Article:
Thursday 21 March 2019
With the possibility of Britain leaving the EU on WTO terms still alive, reports and recommendations from think tanks and institutes far and wide all point to the United Kingdom easily heading off any negative economic impact by pushing the usual policy levers: lower tariffs, lower customs controls, more investment – particularly outside London. The government has now taken up that advice. Meanwhile, employment has reached a record high (again) and growth has outpaced expectations. Toyota is expanding production, the art market is thriving, UK business schools are seeing applications soar from abroad and the London Stock Exchange is booming.
Donald Trump’s national security adviser, John Bolton has sought to reassure the British public a trade deal with the United States is on.
“We are ready to go, we are ready to go.” said Bolton, adding that international trade secretary Liam Fox is “welcome” to visit the White House and get talks underway, as is “any member of the government…we can do deals quickly”. Bolton, a long-time supporter of British independence, added that Mr Trump agrees.
“The president has been clear he wants a resolution to this issue that allows the United States and Britain to come to trade deals again.”
Bolton’s intervention comes a week after US Ambassador Woody Johnson made a plea in the Mail on Sunday to the British public to ignore Remainer scaremongering over chlorinated chicken, a major US export banned by the EU, but deemed safe by its food agency. American imports are not shut out because they pose a threat to public health, but to the Continent’s immensely powerful farming lobby.
“It’s just a bogeyman used to scare you out of doing a great trade deal with America that will give your businesses a huge competitive advantage,” wrote Johnson.
Joblessness continues to be at a record low. According to the ONS, employment surged by almost a quarter of a million in the three months to January, twice the expected increase. More Brits are in work than ever, a whopping 32.7m, 473,000 more than at this time last year. 76.1% of all people of working age are employed, another record. Furthermore, the real picture is very different from the zero hours “nightmare” the Left likes to portray. Quality, full-time jobs account for 90% of the increase. Meanwhile, unemployment fell to just below 3.9%, the lowest since 1975.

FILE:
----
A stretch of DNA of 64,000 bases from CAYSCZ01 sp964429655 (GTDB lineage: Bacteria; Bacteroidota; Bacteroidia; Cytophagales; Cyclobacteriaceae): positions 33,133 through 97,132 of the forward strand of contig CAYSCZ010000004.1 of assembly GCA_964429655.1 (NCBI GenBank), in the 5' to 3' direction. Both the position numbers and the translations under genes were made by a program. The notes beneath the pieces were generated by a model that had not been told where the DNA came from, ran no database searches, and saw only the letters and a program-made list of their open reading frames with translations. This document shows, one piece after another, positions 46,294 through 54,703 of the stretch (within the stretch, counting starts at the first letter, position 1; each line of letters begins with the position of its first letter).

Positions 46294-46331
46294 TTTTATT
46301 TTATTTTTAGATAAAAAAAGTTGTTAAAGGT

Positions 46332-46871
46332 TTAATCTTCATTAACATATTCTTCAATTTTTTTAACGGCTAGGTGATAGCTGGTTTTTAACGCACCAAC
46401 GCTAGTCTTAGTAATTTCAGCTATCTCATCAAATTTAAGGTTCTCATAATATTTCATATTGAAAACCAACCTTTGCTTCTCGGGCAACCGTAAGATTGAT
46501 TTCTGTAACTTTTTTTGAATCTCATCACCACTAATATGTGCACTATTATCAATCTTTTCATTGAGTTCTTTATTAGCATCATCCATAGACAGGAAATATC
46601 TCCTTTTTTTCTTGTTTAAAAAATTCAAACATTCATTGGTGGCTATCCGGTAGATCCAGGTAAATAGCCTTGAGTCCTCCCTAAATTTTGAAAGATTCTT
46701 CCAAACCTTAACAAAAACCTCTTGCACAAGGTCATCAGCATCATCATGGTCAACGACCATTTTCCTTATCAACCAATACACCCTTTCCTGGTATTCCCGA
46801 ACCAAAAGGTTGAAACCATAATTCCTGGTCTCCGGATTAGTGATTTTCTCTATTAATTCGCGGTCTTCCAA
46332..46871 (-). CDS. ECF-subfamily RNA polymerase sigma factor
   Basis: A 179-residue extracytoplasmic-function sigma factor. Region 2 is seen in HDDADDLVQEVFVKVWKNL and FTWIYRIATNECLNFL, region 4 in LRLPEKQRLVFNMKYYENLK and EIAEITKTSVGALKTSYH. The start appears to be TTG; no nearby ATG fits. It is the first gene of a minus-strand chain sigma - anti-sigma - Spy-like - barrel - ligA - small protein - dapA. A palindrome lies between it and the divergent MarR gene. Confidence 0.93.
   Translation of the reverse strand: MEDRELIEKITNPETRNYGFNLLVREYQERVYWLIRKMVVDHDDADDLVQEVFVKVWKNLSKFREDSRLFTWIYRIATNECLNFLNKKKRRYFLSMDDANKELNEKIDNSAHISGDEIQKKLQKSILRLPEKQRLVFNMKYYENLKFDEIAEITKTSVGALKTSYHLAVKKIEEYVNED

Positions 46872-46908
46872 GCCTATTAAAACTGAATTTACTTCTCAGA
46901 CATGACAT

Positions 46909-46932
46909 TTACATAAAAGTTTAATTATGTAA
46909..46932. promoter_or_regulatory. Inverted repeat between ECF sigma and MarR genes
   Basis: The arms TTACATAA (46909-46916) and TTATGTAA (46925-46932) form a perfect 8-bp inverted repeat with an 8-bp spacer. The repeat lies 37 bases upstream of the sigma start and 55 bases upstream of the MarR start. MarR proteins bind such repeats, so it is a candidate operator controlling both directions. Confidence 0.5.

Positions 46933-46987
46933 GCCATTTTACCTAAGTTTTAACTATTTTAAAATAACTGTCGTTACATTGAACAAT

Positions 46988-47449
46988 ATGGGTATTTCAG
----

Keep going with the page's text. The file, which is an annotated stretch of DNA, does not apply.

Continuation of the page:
“Taking it all together it suggests the UK economy is in better shape than many had been believing,” said James Knightly of bank ING.
A historic tie-up between Japanese auto giant Toyota and its lower scale competitor, Suzuki will heavily involve British manufacturing. Suzuki is looking to add larger models to its range and adopt hybrid technologies pioneered by Toyota. In Turn, Toyota has its eye on the lucrative Indian market, where demand for Suzuki’s compact vehicles is high. Toyota will produce versions of its successful RAV4 and Corolla models for Suzuki at its Burnaston plant in Derby. Hybrid engines made for Suzuki will roll off Toyota’s production line at Deeside in North Wales.
Defying expectations, Britain’s economy grew 0.5% in January smashing originally forecast growth of 0.2%.
“There are no signs yet that uncertainty over Brexit has pushed the economy as a whole into recession. If an orderly Brexit can be achieved, then the economy should pick up speed again in the second half of this year,” said John Hawksworth, chief economist at PWC.
All major sectors saw a rise in output, supported by increased retail spending, which jumped 1% in January following yet more pessimistic forecasts. In this case, 0.2%.
Leading contender for governor of the Bank of England Raghuram Rajan thinks Britain will be able to prosper as a sovereign nation.
“The big Brexit debate is, can you, in a short span of time, re-engage with the world on equal terms while getting more sovereign powers?” said Mr Rajan,
“I have no doubt that there is a scenario in which that can happen.”